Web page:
Computer-based market trading 'beneficial'

Man looking at trading screen Sir John said the report's key message was "mixed"

Related Stories

A government study has found no direct evidence computer-based financial trading has led to increased volatility or abuse of the market.

It says algorithmic trading, automated systems for buying and selling securities, can be beneficial.

And high-frequency trading, when the assets are held for as little as a few seconds, may have modestly improved the functioning of markets.

But the report adds it could lead to instability in specific circumstances.

And it calls for action, including more surveillance and research, to reduce that risk.

The government's chief scientific adviser Sir John Beddington, who led the research, said its key message was "mixed".

"Policy makers are justified in being concerned about the possible effects of HFT [ high-frequency trading] on instability in financial markets," he said.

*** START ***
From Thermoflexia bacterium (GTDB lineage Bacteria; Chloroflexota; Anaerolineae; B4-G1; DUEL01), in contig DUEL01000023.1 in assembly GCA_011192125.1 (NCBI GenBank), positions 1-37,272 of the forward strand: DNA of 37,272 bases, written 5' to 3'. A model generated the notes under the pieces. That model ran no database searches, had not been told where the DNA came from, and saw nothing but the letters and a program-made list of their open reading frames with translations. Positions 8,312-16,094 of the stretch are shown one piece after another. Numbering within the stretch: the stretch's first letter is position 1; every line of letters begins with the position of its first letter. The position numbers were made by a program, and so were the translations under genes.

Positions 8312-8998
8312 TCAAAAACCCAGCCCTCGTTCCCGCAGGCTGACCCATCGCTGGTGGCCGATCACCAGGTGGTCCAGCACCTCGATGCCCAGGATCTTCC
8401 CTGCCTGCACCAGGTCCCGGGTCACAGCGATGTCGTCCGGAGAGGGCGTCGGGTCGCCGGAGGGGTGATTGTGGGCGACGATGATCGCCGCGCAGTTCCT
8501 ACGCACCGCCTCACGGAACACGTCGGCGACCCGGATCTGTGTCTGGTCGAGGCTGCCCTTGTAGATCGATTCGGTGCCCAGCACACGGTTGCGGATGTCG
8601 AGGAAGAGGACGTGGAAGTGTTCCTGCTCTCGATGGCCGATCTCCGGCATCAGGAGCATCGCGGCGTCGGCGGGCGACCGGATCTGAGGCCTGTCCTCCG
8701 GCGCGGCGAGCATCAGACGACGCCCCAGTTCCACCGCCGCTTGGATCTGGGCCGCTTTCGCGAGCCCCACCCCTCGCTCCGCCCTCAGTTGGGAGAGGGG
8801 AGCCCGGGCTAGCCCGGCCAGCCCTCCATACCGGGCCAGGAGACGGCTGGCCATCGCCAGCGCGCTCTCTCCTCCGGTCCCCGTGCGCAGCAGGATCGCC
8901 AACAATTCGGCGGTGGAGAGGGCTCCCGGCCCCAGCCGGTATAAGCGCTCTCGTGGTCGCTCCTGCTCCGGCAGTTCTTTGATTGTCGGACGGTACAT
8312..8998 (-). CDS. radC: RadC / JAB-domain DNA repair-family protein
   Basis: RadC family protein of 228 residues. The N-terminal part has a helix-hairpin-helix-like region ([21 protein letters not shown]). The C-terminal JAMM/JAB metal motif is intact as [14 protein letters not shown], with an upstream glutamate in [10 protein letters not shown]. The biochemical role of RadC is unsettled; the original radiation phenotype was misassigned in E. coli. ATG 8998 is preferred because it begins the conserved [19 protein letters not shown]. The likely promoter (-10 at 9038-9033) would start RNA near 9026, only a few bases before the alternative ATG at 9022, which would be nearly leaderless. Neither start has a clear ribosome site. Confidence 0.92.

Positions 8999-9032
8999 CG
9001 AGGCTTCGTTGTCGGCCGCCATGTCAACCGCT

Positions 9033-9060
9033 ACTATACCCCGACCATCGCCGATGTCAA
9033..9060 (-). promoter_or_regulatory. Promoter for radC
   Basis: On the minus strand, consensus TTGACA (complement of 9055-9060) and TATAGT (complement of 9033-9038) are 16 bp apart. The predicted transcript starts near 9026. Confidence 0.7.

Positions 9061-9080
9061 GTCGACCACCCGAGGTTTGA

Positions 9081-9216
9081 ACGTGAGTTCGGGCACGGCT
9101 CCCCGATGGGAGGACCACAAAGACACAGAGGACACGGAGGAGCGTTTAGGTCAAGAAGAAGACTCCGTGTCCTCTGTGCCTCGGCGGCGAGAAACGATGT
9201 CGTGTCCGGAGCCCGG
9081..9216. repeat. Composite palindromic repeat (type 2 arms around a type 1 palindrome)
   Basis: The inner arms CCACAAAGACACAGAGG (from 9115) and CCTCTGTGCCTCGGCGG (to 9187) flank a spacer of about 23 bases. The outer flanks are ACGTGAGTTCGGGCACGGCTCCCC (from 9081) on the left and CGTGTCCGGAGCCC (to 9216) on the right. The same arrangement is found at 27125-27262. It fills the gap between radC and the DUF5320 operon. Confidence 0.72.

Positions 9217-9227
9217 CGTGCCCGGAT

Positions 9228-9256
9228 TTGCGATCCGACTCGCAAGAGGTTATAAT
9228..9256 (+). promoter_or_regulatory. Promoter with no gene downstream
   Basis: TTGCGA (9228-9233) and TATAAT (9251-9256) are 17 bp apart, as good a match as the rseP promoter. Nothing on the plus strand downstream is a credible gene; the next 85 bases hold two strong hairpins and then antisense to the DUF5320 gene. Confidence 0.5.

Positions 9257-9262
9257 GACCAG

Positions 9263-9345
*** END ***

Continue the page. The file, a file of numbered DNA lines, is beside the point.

Computer-driven trading has been widely blamed for what was called the "flash crash" in New York in May 2010. Wall Street's Dow Jones index lost and then regained about 600 points within half an hour.

More on This Story

Related Stories

The BBC is not responsible for the content of external Internet sites

More Business stories



  • Mukesh SinghNo remorse

    Delhi bus rapist says victim shouldn't have fought back

  • Aimen DeanI spied

    The founder member of al-Qaeda who worked for MI6

  • Before and after shotsPerfect body

    Just how reliable are 'before and after' photos?

  • Lotus 97T driven by Elio de AngelisBeen and Gone

    A champion F1 designer and other notable losses

  • A poster of Boris Nemtsov at a rally in St Petersburg, Russia, 1 MarchWho killed Nemtsov?

    Theories abound over murder that shocked Moscow

Try our new site and tell us what you think. Learn more
Take me there

Copyright © 2015 BBC. The BBC is not responsible for the content of external sites. Read more.

This page is best viewed in an up-to-date web browser with style sheets (CSS) enabled. While you will be able to view the content of this page in your current browser, you will not be able to get the full visual experience. Please consider upgrading your browser software or enabling style sheets (CSS) if you are able to do so.